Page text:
During the subsequent daytime hours, Terra MODIS and Suomi NPP VIIRS true-color RGB images (below) again revealed the vast coverage of the thick smoke — and VIIRS Aerosol Optical Depth values were quite high over South Carolina. Unhealthy AQI values persisted during much of the day across parts of Tennessee, Georgia and South Carolina.

Terra MODIS and Suomi NPP VIIRS true-color images, with VIIRS Aerosol Optical Depth (click to enlarge]

Terra MODIS and Suomi NPP VIIRS true-color images, with VIIRS Aerosol Optical Depth (click to enlarge]

A sampling of pilot reports (PIREPS) showed some of the impacts that the smoke was having on aviation (below).

Suomi NPP VIIRS Visible (0.64 µm) image with a PIREP over South Carolina [click to enlarge]

Suomi NPP VIIRS Visible (0.64 µm) image with a PIREP over South Carolina [click to enlarge]

Aqua MODIS Visible (0.65 µm) image with a PIREP over Georgia [click to enlarge]

Aqua MODIS Visible (0.65 µm) image with a PIREP over Georgia [click to enlarge]

GOES-13 Visible (0.63 µm) image with a PIREP over North Carolina [click to enlarge]

GOES-13 Visible (0.63 µm) image with a PIREP over North Carolina [click to enlarge]

===== 16 November Update =====

Terra/Aqua MODIS and Suomi NPP VIIRS true- color images [click to enlarge]

Terra/Aqua MODIS and Suomi NPP VIIRS true- color images [click to enlarge]

Terra/Aqua MODIS and Suomi NPP VIIRS true-color images (above) showed that much of the smoke had moved over the adjacent offshore waters of the Atlantic Ocean on 16 November.

 

Fires in the southeast United States

November 7th, 2016
terramodis_truecolor_7nov2016

Terra MODIS True-Color Imagery over the Smoky Mountains, 7 November 2016 (Click to enlarge)

Persistent moderate to severe drought (shown here, from this site) over the southeastern United States has supported the development of fires in and around the Great Smoky Mountains on 7 November 2016. True-color imagery from Terra MODIS, above, (source: MODIS Today) showed the active fires and plumes of smoke spreading northward into the Ohio River Valley.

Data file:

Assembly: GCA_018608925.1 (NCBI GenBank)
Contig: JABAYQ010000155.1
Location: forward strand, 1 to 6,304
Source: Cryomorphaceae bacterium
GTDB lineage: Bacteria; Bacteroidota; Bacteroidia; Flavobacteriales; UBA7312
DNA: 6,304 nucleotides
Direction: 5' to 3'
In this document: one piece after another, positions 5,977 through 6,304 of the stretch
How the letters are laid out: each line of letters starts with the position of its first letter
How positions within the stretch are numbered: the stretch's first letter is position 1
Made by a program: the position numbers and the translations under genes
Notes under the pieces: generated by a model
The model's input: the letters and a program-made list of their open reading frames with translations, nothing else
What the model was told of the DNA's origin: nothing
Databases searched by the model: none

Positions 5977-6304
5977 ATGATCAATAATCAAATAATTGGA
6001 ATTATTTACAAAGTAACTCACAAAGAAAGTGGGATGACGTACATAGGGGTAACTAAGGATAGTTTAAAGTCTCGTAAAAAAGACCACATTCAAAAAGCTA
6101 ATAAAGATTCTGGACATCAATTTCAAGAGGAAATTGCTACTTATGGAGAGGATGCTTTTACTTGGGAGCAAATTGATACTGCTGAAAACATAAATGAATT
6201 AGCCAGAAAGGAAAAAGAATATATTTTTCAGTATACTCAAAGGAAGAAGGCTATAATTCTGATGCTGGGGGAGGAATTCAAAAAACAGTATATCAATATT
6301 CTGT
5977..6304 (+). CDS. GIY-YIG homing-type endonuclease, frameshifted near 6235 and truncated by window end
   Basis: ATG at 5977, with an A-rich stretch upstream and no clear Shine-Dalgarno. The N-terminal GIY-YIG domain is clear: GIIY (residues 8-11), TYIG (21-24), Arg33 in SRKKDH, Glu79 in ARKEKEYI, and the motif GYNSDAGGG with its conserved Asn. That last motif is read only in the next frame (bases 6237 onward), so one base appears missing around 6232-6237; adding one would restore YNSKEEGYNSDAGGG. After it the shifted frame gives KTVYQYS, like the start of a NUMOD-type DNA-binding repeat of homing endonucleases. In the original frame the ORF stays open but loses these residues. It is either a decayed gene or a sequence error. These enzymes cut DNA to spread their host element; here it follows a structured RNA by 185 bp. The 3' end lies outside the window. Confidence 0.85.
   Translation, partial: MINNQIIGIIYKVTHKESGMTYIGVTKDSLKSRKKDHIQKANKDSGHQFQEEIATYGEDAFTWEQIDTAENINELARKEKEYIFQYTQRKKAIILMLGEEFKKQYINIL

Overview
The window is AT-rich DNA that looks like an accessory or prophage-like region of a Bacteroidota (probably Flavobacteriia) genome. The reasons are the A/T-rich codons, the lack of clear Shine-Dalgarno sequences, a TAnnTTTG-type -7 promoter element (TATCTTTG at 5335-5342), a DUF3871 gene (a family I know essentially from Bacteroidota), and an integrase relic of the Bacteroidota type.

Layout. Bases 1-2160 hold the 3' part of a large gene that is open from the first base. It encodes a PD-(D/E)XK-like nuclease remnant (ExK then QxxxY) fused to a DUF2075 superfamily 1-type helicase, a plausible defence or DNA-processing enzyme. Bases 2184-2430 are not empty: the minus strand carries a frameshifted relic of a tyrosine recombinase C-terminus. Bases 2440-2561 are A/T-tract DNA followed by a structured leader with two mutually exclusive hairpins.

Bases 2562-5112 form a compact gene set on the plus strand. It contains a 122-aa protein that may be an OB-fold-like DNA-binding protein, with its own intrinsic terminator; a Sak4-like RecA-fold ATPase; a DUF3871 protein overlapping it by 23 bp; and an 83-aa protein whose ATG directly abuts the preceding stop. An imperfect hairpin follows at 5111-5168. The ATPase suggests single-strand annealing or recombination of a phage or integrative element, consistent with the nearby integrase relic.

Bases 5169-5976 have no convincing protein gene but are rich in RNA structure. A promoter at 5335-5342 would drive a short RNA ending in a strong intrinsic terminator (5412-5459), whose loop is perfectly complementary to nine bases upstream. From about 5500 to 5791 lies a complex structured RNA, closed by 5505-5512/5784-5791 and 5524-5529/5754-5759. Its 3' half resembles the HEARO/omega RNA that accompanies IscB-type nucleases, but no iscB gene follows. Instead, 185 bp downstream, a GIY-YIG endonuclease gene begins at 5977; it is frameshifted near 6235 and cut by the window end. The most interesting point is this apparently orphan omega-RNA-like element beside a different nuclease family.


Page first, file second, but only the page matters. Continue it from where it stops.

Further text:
Suomi NPP VIIRS true-color imagery also captured the smoke emanating from the active fires, and the Aerosol Optical Depth product, toggled below (data sources: RealEarth) showed the extent of the thickest smoke layer (click here for an animation that does not include the RealEarth framing).

Suomi NPP VIIRS true-color image with fire detection locations (red dots), and VIIRS Aerosol Optical Depth product [click to enlarge]

Suomi NPP VIIRS true-color image with fire detection locations (red dots), and VIIRS Aerosol Optical Depth product [click to enlarge]

A sequence of true-color Red/Green/Blue (RGB) images from Terra MODIS (1643 UTC), Suomi NPP VIIRS (1809 UTC) and Aqua MODIS (1824 UTC) is shown below.

Terra MODIS, Suomi NPP VIIRS and Aqua MODIS true-color images [click to enlarge]

Terra MODIS, Suomi NPP VIIRS and Aqua MODIS true-color images [click to enlarge]

The temporal evolution of the smoke was captured on GOES-13 Visible (0.63 µm) images (below; also available as an MP4 animation). Smoke reduced the surface visibility to 2.5 – 3.0 miles at some locations in Kentucky (KJKL | KLOZ) and Tennessee (KOQT), leading to EPA Air Quality Index values in the “Unhealthy” category.

GOES-13 Visible (0.63 µm) images; hourly surface weather symbols are plotted in yellow, with surface visibility (statute miles) plotted in cyan [click to play animation]

GOES-13 Visible (0.63 µm) images; hourly surface weather symbols are plotted in yellow, with surface visibility (statute miles) plotted in cyan [click to play animation]

===== 10 November Update =====

GOES-13 Visible (0.63 µm) images; hourly surface weather symbols are plotted in yellow, with surface visibility (statute miles) plotted in cyan [click to play animation]

GOES-13 Visible (0.63 µm) images; hourly surface weather symbols are plotted in yellow, with surface visibility (statute miles) plotted in cyan [click to play animation]

In the wake of a cold frontal passage on 09 November, northerly to northeasterly winds were transporting the smoke south-southwestward as the fires continued to burn on 10 November. GOES-13 Visible (0.63 µm) images, above, showed the dense smoke plumes — some of which were briefly reducing the surface visibility to less than 1 statute mile in far western North Carolina (Andrews | Franklin). In Georgia, smoke restricted the visibility to 2.5 miles as far south as Columbus.

A Pilot Report (PIREP) in northern Georgia at 1530 UTC, below, indicated that the top of the smoke layer was around 3500 feet (where the Flight Visibility was 4 miles).  Surface reports in the vicinity of that PIREP indicated a ceiling of 1500 to 1700 feet, suggesting that the dense smoke layer aloft was about 1800-2000 feet thick over northern Georgia.